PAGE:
Considering these constraints at the interface between the fluid and solid,

the streamfuntion and heatfunction conditions will be,

∂Ψ ∂Ψ ∂Ψ ∂Ψ

|f = |s , |f = |s , (4)

∂X ∂X ∂Y ∂Y

∂H ∂H ∂H ∂H

|f = |s , |f = |s . (5)

∂X ∂X ∂Y ∂Y

5

Therefore, the diffusion coefficient is consistent in both solid and liquid side

[24]. However, Costa [4] calculated the diffusion coefficient at the interface

by considering harmonic mean of 1 on the fluid side and 1/α on the solid

side.

Heatfunction can also be derived from the energy equation with source

term if it can be expressed in a divergence free form. For example, in the

solidification/melting process has source term of the form [33]

Se = − − . (6)

∂t ∂x ∂y

Here, h is the enthalpy, u and v are the velocities in the coordinate direction

x and y respectively. For a steady situation or weak transient cases, by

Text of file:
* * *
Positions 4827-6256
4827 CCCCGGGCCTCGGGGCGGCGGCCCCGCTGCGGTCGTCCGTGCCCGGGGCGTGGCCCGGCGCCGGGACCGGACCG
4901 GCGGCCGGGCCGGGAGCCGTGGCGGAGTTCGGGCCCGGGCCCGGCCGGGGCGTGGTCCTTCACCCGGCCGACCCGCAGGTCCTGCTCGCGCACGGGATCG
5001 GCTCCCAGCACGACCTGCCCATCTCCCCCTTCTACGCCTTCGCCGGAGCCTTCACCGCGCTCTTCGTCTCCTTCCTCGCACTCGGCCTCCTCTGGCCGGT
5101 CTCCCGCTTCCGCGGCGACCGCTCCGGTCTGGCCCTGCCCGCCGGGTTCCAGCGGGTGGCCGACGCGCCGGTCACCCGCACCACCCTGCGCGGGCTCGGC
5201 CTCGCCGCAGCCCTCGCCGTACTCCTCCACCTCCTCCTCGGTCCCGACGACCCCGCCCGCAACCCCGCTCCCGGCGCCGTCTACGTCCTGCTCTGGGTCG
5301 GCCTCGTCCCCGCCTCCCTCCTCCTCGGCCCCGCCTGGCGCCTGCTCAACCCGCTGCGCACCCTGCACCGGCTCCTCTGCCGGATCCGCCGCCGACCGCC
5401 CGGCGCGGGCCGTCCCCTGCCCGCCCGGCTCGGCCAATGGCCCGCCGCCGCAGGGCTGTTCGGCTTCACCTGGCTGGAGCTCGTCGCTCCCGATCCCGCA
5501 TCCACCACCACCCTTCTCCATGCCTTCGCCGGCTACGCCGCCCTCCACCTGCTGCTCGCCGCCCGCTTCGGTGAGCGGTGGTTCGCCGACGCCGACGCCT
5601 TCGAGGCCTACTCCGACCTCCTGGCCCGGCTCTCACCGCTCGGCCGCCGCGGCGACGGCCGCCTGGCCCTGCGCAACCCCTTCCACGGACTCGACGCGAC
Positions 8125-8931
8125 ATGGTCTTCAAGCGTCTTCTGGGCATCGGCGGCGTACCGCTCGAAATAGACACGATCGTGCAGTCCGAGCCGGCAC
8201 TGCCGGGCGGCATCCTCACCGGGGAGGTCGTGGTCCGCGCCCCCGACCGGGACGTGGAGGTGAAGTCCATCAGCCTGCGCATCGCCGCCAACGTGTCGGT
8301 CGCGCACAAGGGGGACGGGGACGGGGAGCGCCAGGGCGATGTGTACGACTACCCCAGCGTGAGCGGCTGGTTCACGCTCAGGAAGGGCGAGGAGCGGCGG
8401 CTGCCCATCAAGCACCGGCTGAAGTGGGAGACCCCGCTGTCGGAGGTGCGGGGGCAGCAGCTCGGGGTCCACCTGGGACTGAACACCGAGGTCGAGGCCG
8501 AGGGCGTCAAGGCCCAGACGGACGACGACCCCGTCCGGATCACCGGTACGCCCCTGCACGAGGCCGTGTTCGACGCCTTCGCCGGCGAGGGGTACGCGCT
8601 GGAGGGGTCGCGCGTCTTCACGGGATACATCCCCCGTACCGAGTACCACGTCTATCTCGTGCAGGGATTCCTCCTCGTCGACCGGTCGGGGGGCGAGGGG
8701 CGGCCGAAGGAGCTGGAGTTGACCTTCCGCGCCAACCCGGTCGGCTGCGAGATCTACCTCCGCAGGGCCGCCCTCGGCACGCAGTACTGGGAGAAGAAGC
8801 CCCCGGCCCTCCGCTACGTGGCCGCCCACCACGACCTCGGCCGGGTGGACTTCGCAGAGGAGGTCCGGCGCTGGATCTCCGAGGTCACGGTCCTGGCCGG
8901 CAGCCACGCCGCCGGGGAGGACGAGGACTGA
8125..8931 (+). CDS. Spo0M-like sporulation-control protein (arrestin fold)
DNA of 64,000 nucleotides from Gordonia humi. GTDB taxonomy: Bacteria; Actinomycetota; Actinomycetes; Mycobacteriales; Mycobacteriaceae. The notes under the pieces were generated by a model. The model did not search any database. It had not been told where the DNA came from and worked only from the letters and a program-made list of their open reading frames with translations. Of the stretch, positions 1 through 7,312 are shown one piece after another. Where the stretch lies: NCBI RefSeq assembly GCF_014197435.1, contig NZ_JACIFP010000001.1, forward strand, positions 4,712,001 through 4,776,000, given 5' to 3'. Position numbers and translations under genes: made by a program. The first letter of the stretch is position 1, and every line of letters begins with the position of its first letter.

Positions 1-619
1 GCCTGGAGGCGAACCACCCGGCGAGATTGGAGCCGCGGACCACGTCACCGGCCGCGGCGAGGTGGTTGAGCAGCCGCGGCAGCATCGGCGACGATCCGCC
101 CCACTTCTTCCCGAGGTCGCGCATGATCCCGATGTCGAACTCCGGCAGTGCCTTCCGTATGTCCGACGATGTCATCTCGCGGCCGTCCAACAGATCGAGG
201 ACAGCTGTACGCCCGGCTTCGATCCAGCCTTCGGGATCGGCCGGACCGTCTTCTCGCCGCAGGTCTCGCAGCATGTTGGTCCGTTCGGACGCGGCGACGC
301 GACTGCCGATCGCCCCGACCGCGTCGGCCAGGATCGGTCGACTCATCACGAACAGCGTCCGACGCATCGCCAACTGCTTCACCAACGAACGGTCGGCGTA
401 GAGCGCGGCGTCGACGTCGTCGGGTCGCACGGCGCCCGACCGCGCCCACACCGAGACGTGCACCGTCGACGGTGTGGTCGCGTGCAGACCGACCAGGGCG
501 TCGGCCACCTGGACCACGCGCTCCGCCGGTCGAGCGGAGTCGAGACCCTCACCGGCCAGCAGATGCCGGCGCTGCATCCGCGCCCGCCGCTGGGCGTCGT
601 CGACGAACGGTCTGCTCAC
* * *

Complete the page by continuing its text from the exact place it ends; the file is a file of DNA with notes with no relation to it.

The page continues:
neglecting the transient term, the source term can be written as,

∂(ρu∆h) ∂(ρv∆h)

Se = − − . (7)

∂x ∂y

The heatfunctions after combining sensible and latent heat into the total

enthalpy (ht ) can be written as,

∂H ∂T

= ρuht − k

∂x ∂x

(8)

∂H ∂T

= ρvht − k .

∂y ∂y

Concept of heatlines has also been extended to visualize the heat transfer

from a sphere [34]. In spherical coordinate system, heatfunctions can be

defined as [34],

1 ∂H ∂T

2

= ρur cp T − k

r sin θ ∂θ ∂r (9)

1 ∂H k ∂T

− = ρuθ cp T − .

r sin θ ∂r r ∂θ

For more details about solving for heatfunction and streamfunction in differ-

ent types of problems refer to [4, 7, 24, 34, 35].

Mobedi et al. [36] showed that, as all the primitive variables are known

beforehand while solving for the heatfunction equation, Eq. 3 is linear. Thus,

for Eq. 3, a superposition method can be applied and therefore, the heatfunc-

tion equation can be separated into two heatfunction equations corresponding

6

to diffusion (HD ) and convection (HC ). According to this, total heatfunc-

tion H = HD + HC . Then separate heatfunction equations for diffusion and

convection can be generated as,

∂ 2 HD ∂ 2 HD

+ = 0, (10)

∂X 2 ∂Y 2

∂ 2 HC ∂ 2 HC ∂(U θ) ∂(V θ)

2

+ 2

= − . (11)

∂X ∂Y ∂Y ∂X

2.2. Energy streamlines and energy flux vectors

Mahmud and Fraser [12] presented an alternative visualization technique

~

for convective heat transfer problem by using energy flux density vector (E)

and energy streamlines (Φ). The corresponding lines, energy streamlines,